Lifetime and on-death transfers between spouses/civil partners who are both UK domiciled are exempt from UK inheritance tax (IHT). However, what happens when one of the parties is not UK domiciled, i.e. Polish?
In such a case, special rules apply whereby the non domiciled spouse/civil partner could receive up to £650,000 (tax year 2017/2018) tax free from their late spouse/civil partner. This would be made made up of the following:
- £325,000 inter-spouse exemption
- £325,000 nil rate band
Anything in excess of this would then be subject to UK inheritance tax at 40%.
It should be noted that individuals who are UK domiciled are liable to inheritance tax on worldwide assets, i.e. including those in Poland.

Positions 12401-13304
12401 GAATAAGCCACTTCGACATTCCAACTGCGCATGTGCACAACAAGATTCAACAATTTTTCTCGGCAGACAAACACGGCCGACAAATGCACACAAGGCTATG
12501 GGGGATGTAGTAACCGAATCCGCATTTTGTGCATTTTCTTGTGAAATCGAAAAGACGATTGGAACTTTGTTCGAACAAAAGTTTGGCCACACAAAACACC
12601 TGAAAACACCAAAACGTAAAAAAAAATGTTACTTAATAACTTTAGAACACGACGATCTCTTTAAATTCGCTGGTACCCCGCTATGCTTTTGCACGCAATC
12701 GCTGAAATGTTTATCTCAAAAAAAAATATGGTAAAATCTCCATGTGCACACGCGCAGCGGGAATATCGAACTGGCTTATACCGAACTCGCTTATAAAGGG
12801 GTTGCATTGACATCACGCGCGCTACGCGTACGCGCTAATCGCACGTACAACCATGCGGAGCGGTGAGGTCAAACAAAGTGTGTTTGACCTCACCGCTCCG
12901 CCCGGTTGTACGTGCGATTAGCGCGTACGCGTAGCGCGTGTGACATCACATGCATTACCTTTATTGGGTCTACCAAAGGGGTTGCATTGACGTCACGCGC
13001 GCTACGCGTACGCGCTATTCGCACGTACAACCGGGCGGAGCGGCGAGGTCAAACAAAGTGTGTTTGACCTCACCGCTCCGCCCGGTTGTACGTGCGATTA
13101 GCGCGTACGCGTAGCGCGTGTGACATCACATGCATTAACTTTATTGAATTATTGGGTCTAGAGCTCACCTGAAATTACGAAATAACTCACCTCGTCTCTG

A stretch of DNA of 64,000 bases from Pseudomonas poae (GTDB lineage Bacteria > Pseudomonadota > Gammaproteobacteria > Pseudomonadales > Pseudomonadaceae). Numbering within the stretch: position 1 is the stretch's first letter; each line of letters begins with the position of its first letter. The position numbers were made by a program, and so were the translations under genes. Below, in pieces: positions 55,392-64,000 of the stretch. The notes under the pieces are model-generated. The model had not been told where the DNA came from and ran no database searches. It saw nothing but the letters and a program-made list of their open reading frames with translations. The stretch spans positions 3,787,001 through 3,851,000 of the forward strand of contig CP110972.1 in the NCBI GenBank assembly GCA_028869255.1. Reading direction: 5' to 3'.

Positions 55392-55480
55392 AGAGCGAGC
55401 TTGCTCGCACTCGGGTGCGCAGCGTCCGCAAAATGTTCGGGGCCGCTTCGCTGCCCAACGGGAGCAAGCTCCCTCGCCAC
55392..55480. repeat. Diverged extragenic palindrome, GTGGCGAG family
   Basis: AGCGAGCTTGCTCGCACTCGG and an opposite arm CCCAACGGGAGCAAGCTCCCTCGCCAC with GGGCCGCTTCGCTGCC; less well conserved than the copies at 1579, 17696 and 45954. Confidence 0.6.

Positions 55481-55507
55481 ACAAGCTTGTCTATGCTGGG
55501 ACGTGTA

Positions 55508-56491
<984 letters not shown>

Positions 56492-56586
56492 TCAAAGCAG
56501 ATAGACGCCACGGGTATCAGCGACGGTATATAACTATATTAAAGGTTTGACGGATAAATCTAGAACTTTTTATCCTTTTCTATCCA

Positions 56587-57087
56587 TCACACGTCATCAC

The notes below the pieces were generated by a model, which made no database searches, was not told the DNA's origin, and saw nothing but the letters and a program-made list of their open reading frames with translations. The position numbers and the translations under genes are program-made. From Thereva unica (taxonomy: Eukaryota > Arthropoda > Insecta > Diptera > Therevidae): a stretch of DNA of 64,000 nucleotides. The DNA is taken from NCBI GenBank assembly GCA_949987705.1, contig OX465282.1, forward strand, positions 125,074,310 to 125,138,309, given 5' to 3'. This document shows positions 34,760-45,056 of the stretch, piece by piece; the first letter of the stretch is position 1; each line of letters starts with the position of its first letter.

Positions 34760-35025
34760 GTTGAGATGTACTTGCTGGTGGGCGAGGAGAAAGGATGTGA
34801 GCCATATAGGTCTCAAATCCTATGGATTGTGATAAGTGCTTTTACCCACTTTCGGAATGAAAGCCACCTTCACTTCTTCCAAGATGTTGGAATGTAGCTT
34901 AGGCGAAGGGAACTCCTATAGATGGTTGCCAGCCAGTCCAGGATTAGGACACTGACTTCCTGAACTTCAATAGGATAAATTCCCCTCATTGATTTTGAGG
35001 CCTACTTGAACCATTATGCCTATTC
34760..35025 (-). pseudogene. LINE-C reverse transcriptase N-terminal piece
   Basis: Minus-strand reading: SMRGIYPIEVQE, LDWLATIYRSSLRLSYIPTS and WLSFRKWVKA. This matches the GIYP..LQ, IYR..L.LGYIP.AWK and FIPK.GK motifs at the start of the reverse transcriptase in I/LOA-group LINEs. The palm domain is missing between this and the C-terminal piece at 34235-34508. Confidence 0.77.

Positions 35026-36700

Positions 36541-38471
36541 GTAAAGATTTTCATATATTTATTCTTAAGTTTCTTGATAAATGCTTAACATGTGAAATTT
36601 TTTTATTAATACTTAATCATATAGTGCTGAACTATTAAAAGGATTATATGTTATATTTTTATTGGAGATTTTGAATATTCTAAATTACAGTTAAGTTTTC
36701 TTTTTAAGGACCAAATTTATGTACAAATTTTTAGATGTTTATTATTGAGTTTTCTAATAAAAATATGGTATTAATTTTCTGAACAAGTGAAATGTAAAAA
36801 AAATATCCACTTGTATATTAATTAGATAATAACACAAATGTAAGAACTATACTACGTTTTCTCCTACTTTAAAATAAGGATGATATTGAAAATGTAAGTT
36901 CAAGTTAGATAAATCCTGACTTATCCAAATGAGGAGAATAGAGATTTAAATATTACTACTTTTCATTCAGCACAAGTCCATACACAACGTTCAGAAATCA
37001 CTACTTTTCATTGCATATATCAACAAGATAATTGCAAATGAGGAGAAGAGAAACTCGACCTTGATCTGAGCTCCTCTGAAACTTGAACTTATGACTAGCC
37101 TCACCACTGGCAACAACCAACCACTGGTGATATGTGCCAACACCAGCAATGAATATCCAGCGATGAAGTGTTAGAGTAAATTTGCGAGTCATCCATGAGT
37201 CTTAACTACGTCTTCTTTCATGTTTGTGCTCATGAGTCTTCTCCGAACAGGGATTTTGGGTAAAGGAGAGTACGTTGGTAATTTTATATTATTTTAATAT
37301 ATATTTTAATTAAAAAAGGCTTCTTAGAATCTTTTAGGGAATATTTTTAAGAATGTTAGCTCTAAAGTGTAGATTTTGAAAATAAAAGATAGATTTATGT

One solution would be for the non-domiciled spouse/civil partner to choose to be treated as UK domiciled for inheritance tax purposes.
The benefit of this course of action would be that they would then be treated in the same was as a domiciled spouse/civil partner. I.e. the transfer would be exempt from IHT, irrespective of amount.
The downside is that on the death of the non-domiciled party, their full estate (including assets outside the UK) would then be liable for UK inheritance tax. In addition, a decision to be treated as UK domiciled for inheritance tax purposes is irrevocable.
[IHT] is a voluntary levy paid by those who distrust their heirs more than they dislike the Inland Revenue.
– Roy Jenkin
If you feel that you are likely to fall foul of this tax due to having a Polish/non UK domiciled spouse/civil partner, please contact me to discuss mitigation strategies.